Sunday, October 14, 2007
From time to time, you'll see scientists tackle the question of whether "altruism" might have survival value to an individual organism or to a species as a whole. In these studies, the term "altruism" is a technical term without any application to the field of ethics: "behavior by an animal that may be to its [individual] disadvantage but that benefits others of its kind, as a warning cry that reveals the location of the caller to a predator." (This fact won't stop journalists from happily making the confusion, however.)
I am unfamiliar with the exact origins of this term, but it occurs to me that the term "altruism" as used in the field of animal behavior is subject to many of the same confusions as it is in ethics. Namely: In either sense of the term, "altruism" confounds actions that really don't benefit an individual, but aid others with those that are mutually beneficial to individual and group.
This confusion is doubly unfortunate when some attempt to apply results from animal behavior studies to understand human behavior. Consider the following quote from the end of the study on ant behavior linked above:
One of the greatest acts of human altruism is the near-total devotion of parents to their children, which can be at least partly explained by the kin-selection idea. Most people show the greatest kindness to their own children, followed by the children of their closest relatives.Since animals, unlike human beings, do not possess rational faculties, and thus lack spiritual values, I submit that the above explanation is completely wrong (no matter which definition of "altruism" one cares to use). Humans do not act on instinct, and can profit on an egoistic, psychological level by raising children. While it can and does make sense to apply findings from biological studies (below the behavioral level) on animals to humans, it would be hard enough to make this leap at the behavioral level even if the term "altruism" weren't so common.
Needless to say, I cringe almost every time I see some scientific study that claims to provide insight about what it calls altruism, trumpeted to boot by some do-gooder journalist who regards the ant hill as the Platonic Ideal to which human society should aspire. It's bad enough that such studies use such a misleading term, but worse to see genuinely good things, like child-rearing, described as "altruistic", and selflessness taken for granted as a moral ideal.
So color me pleasantly surprised when Toiler emailed me about an anthropological study that called into question the idea that altruism is a viable basis for something that is decidedly not altruistic, and that most people recognize on some level as a good thing:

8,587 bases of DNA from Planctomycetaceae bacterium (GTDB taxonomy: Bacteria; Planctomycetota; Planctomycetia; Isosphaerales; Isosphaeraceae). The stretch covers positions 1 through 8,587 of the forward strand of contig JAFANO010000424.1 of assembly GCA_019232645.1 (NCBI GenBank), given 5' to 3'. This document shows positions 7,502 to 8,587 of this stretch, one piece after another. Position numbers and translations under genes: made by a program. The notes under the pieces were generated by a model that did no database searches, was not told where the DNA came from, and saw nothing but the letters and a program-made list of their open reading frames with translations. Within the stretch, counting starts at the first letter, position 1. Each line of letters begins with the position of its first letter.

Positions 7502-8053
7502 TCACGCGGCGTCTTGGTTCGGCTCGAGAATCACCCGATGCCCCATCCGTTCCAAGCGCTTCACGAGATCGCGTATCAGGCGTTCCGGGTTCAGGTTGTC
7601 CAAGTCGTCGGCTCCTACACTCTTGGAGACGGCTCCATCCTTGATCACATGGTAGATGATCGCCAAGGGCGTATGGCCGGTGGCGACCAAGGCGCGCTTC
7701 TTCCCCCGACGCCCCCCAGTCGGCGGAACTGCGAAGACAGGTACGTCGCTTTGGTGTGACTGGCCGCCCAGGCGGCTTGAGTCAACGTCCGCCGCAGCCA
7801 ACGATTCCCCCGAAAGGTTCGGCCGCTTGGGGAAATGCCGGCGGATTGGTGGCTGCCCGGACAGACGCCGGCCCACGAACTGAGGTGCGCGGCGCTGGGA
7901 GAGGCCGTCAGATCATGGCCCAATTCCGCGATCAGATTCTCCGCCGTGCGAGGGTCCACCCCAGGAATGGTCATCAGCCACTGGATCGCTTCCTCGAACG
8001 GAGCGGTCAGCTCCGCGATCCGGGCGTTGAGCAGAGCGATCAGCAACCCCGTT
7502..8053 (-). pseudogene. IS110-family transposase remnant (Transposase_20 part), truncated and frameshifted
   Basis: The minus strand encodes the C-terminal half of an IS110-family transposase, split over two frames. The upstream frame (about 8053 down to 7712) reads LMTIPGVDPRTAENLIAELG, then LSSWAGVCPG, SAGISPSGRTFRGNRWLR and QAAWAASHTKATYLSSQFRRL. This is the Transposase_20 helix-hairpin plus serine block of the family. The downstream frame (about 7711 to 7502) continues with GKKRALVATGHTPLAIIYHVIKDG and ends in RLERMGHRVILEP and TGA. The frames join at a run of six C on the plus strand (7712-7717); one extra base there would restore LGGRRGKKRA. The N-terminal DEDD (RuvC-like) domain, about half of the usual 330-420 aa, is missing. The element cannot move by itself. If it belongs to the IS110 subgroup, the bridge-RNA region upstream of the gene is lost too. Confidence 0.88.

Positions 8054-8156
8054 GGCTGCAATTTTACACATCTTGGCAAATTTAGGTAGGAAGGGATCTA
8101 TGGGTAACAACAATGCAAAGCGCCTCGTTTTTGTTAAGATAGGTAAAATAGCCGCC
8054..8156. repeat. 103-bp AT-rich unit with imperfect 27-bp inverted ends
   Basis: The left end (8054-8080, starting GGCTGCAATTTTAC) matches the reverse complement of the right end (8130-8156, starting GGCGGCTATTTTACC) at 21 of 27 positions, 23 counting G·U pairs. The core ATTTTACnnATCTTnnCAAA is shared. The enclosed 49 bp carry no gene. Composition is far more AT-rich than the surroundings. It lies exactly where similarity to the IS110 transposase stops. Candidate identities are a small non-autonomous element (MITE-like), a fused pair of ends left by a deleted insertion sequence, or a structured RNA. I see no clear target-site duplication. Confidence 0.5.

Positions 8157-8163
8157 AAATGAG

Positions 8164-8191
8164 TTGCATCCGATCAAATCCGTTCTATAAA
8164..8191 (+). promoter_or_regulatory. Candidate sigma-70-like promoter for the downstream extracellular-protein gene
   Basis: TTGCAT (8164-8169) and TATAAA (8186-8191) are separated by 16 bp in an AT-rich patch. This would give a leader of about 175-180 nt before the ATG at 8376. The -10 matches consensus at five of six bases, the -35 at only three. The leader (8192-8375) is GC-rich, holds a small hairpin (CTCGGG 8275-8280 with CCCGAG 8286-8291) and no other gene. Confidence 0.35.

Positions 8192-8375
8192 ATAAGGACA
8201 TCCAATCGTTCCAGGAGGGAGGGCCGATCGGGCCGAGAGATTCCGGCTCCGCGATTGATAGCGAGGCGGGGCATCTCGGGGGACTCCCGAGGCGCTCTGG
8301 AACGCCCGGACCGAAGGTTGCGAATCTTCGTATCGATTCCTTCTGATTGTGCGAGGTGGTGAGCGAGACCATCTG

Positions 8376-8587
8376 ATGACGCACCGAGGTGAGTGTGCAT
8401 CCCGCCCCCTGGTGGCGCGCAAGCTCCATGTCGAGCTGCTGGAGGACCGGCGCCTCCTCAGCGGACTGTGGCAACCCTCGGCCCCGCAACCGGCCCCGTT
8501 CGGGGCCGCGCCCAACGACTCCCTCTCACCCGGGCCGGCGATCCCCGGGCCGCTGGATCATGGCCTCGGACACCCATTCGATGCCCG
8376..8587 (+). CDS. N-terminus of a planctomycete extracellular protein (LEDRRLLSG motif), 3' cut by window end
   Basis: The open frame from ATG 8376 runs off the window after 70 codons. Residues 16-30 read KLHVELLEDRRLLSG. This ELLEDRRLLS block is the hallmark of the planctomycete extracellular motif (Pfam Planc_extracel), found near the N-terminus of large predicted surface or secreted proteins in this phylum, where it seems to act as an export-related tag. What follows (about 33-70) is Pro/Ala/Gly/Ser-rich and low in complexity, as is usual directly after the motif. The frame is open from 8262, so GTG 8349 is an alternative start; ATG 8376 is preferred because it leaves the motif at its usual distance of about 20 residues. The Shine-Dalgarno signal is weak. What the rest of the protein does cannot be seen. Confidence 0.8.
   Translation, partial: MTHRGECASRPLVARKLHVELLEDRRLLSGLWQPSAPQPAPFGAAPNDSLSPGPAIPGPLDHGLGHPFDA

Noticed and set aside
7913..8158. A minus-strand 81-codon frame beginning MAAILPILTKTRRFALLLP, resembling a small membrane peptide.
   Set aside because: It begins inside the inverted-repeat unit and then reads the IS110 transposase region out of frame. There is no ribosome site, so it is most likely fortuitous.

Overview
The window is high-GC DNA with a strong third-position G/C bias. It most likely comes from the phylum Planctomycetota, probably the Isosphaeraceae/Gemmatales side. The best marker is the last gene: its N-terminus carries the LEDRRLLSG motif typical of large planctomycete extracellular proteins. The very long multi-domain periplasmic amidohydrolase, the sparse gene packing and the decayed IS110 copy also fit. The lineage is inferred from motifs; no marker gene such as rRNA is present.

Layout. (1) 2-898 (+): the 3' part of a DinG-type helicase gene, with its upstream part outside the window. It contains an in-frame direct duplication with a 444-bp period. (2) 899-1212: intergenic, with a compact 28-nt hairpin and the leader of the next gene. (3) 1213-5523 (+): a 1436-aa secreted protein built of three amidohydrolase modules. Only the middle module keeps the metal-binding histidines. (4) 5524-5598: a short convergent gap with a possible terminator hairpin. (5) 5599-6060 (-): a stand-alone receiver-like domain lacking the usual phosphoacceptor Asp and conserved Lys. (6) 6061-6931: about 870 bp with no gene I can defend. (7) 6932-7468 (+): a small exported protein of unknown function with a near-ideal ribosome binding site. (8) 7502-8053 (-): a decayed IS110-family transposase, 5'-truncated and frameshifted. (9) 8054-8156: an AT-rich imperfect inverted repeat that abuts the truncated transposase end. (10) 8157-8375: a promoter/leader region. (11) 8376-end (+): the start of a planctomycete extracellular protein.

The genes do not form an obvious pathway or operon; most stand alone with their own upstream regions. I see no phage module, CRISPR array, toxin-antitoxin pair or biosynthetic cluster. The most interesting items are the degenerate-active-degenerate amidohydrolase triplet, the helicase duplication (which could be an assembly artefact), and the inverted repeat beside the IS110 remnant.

When it comes to establishing democracy, a me-first attitude isn't such a bad thing. In fact, it might be a necessity, according to Northern Illinois University anthropologist Giovanni Bennardo.How tough?
Bennardo spent the tail end of the summer in Tonga, the only remaining Polynesian monarchy. Budding democratic movements there have failed to take firm root, and Bennardo says the problem can be traced to a culturally ingrained way of thinking that always puts groups before individuals.
"Democracy puts the rights of the individual first, but Tongans are trained from birth to do the opposite," Bennardo says. "In their society, the extreme importance is attributed to the group over the individual. The ego is highly constrained. That doesn't mean they can't understand freedom and democracy, but putting individuals ahead of the group is a tough task for them." [bold added]
For example, a Westerner might describe a building location as "in front of me," whereas a Tongan would describe it as being "toward the church." In experiments, Bennardo asked test subjects to draw pictures of their island. They typically placed the major town in the center of the island, even when in reality it was at or near the coast.Granted, the term "democracy" is itself as ambiguous in today's sloppy political discourse as "altruism", but Bennardo is closer to describing a free society through the term than unlimited majority rule. Clearly, his finding shows that certain cultural attitudes are a prerequisite for a political system that protects individual freedom, something he even explicitly states has applications to the current situation in Iraq.
Working with researchers in Germany and at UCLA, Bennardo demonstrated that this way of thinking also applies to concepts of time, kinship and social relationships, the latter of which is closely tied to the political realm.
"One person, one vote is difficult to implement," he says. "Tongans aren't accustomed to viewing themselves in terms of equality of individuals." [bold added]
Having expressed my pleasant surprise, I must also offer a caveat: Suppose that Bennardo had used a better term than "democracy" here. Suppose further that he had presented ironclad scientific proof that a given social system or type of cultural milieu is needed for human prosperity.
What difference would this really make to policy-makers who accept altruism as a moral code or collectivism as the political implementation of that "ideal" morality? Not one bit, when people regard ethics as outside the realm of rational inquiry and accept a moral-practical dichotomy as a given.
Bennardo has provided valuable evidence that altruism and political freedom are incompatible, but so have countless economists shown that socialism is incompatible with material prosperity. And yet we still have countless advocates for socialism even today. As Bennardo shows, we must work to introduce better ideas into the culture before it will trend towards supporting an increase in political freedom again.
Until men accept reason as equally valid in the moral realm as in the scientific, all the science in the world will not save freedom from altruism and collectivism.